Figure 3.
Figure 3.
Spine loss rate of adult L5 V1 neurons is higher in Lynx1-KO mice than in WT mice during MD. A, Repeated imaging of dendritic segment of adult L5 neurons before (day 8) and after (day 12) MD (4dMD). Light green (WT) and green (KO) arrowheads indicate spine gain. Light magenta (WT) and magenta (KO) arrowheads indicate spine loss. One to three dendrites were imaged from each cell to count total, gained, and lost spines in each cell. Scale bar, 5 μm. B, Spine gain and loss rate after 4 d of MD. Spine loss rate was significantly higher in adult Lynx1-KO mice than in WT mice (WT: n = 11 cells from 5 mice, KO: n = 12 cells from 7 mice). **p < 0.01, Student's t test. C, Spine turnover rates over 4 d were plotted as a function of time. Light green, light magenta, green, and magenta indicate WT gain, WT loss, Lynx1-KO gain, and Lynx1-KO loss, respectively. MD occurred right after day 8 imaging. Initial statistical analysis was done using MANOVA, in which interactions among three factors: genotype (knock out/wild type), type (gain/loss), and time (day 4/day 8/day 12) were assessed. Turnover rates significantly differed between genotypes (KO vs WT, df = 42, exact F value = 113.18, p < 0.0001). Interaction between genotype and type was not statistically significant (df = 42, exact F value = 1.216, p = 0.277). Therefore, effects for “loss” or “gain” value were independently assessed with the generalized linear model, in which “genotype” and “time” were adopted as fixed-effects variables and “cell” was adopted as a random-effect variable. For loss rate, both “time” and “genotype” were statistically significant. (df = 52, F = 4.901 and p = 0.011 for time and F = 125.843 and p < 0.001 for genotype, respectively). As the result of post hoc pairwise comparisons using Bonferroni modification, loss values for KO were significantly different between day 12 and day 8 (p = 0.047. 95%CI: 0.019–4.262), whereas no other comparisons were statistically significant (KO: days 4–8, days 4–12 and WT: days 4–8, days 4–12, days 8–12). For gain rate, both “time” and “genotype” were statistically significant (df = 52, F = 43.439 and p < 0.001 for time and F = 92.171 and p < 0.001 for genotype, respectively). As the result of post hoc pairwise comparisons using Bonferroni modification, gain values for WT significantly differed in between day 8 and day 12 (p < 0.001. 95%CI: −9.754 to −5.463), whereas there was no significant difference for KO (days 8–12). Data are presented as mean ± SEM.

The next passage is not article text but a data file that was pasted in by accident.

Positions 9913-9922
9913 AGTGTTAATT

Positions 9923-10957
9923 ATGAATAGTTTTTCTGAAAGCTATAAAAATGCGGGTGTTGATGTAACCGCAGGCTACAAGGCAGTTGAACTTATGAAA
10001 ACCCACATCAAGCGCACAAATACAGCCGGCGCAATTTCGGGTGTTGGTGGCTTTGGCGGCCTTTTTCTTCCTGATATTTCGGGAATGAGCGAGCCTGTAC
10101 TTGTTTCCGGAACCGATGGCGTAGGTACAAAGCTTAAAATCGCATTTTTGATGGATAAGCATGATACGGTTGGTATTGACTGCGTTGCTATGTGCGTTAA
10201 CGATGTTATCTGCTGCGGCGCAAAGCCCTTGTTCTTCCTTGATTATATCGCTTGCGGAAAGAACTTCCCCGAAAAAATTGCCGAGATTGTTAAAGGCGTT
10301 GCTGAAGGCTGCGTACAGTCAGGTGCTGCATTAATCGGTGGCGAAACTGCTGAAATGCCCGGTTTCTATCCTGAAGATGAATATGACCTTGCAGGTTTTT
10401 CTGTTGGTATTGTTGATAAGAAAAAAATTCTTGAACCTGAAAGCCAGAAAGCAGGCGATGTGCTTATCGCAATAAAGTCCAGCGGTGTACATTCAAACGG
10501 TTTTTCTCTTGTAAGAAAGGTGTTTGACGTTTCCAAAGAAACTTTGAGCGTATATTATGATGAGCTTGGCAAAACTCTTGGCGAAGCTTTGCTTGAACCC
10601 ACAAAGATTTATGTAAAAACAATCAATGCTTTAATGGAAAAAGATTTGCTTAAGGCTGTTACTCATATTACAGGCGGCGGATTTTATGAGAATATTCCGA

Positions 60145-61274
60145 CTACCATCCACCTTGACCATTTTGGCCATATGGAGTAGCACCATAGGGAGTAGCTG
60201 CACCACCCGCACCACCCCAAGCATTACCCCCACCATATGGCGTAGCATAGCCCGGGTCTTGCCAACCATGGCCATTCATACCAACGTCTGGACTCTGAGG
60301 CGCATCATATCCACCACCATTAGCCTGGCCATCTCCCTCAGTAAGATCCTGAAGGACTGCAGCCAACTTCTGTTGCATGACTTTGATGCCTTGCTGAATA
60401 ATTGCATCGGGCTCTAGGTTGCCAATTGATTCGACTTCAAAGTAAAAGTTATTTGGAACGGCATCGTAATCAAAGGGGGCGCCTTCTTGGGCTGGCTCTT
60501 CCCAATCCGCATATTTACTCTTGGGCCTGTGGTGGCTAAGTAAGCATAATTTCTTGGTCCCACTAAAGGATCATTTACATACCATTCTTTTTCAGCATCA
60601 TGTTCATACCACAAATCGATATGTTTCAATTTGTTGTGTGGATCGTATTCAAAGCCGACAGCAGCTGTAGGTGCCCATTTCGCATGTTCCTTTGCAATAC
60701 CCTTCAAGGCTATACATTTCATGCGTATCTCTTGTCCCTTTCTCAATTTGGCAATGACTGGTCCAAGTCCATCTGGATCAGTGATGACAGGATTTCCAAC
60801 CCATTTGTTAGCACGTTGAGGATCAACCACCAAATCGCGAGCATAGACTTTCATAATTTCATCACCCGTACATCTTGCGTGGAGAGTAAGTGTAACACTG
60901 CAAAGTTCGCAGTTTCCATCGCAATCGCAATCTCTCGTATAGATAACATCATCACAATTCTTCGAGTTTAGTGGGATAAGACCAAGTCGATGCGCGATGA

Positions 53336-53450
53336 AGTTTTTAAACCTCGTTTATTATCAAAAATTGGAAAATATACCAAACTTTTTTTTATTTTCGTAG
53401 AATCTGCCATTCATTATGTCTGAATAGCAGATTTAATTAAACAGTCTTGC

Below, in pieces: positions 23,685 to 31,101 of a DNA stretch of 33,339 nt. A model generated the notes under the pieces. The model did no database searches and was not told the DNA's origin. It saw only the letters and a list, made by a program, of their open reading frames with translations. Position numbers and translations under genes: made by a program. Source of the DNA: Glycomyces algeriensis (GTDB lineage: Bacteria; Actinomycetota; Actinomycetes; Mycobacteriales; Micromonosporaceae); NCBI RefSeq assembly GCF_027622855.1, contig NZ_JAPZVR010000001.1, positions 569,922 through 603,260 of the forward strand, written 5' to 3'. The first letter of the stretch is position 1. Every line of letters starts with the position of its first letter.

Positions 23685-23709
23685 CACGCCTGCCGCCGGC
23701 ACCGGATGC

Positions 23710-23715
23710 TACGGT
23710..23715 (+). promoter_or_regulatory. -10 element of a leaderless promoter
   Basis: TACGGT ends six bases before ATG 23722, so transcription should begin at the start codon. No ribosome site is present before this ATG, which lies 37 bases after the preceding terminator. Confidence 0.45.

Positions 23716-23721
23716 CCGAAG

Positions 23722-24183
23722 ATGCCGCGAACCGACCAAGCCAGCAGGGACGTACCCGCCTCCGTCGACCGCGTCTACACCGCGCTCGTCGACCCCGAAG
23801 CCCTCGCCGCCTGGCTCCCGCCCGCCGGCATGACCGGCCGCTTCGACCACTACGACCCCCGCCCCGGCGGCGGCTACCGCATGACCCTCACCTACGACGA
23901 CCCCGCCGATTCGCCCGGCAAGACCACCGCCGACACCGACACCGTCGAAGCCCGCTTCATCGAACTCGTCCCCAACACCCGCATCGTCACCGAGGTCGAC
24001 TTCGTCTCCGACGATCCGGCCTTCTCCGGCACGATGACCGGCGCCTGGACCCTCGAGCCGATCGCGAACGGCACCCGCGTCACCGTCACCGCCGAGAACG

Figure 4.
Figure 4.
Spine gain and loss rates of adult L2/3 V1 neurons are higher in Lynx1-KO mice than in WT mice during MD. A, Repeated imaging of dendritic segment of adult L2/3 V1 neurons before (day 8) and after (day 12) MD. Light green (WT) and green (KO) arrowheads indicate spine gain. Light magenta (WT) and magenta (KO) arrowheads indicate spine loss. One to three dendrites were imaged from each cell to count total, gained, and lost spines in each cell. Scale bar, 5 μm. B, Spine gain and loss rate after 4 d of MD (4dMD). Spine loss rate was significantly higher in adult Lynx1-KO mice than in WT mice (WT: n = 10 cells from 5 mice, KO: 9 cells from 6 mice). **p < 0.01, Student's t test. C, Spine turnover rates over 4 d were plotted as a function of time. Light green, light magenta, green, and magenta indicate WT gain, WT loss, Lynx1-KO gain, and Lynx1-KO loss, respectively. MD occurred after day 8 imaging. Initial statistical analysis was done using MANOVA, in which interactions among three factors: genotype (knock out/wild type), type (gain/loss), and time (day 4/day 8/day 12) were assessed. Turnover rates significantly differed between genotype (KO vs WT, df = 35, exact F value = 164.860, p < 0.0001). The interaction between genotype and type was not statistically significant (df = 34, exact F value = 0.464, p = 0.500). Therefore, effects for the loss or gain value were assessed independently with ageneralized linear model, in which genotype and time were adopted as fixed-effect variables and cell was adopted as a random-effect variable. Genotype was statistically significant. (df = 42, F = 126.217 and p < 0.0001 for loss, df = 42, F = 199.452 and p < 0.0001 for gain), but time was not significant (df = 42, F = 1.708 and p = 0.193 for loss, df = 42, F = 1.047 and p = 0.360 for gain). Post hoc pairwise comparisons using Bonferroni modification did not detect any significant difference in any comparisons for loss or gain values. Data are presented as mean ± SEM.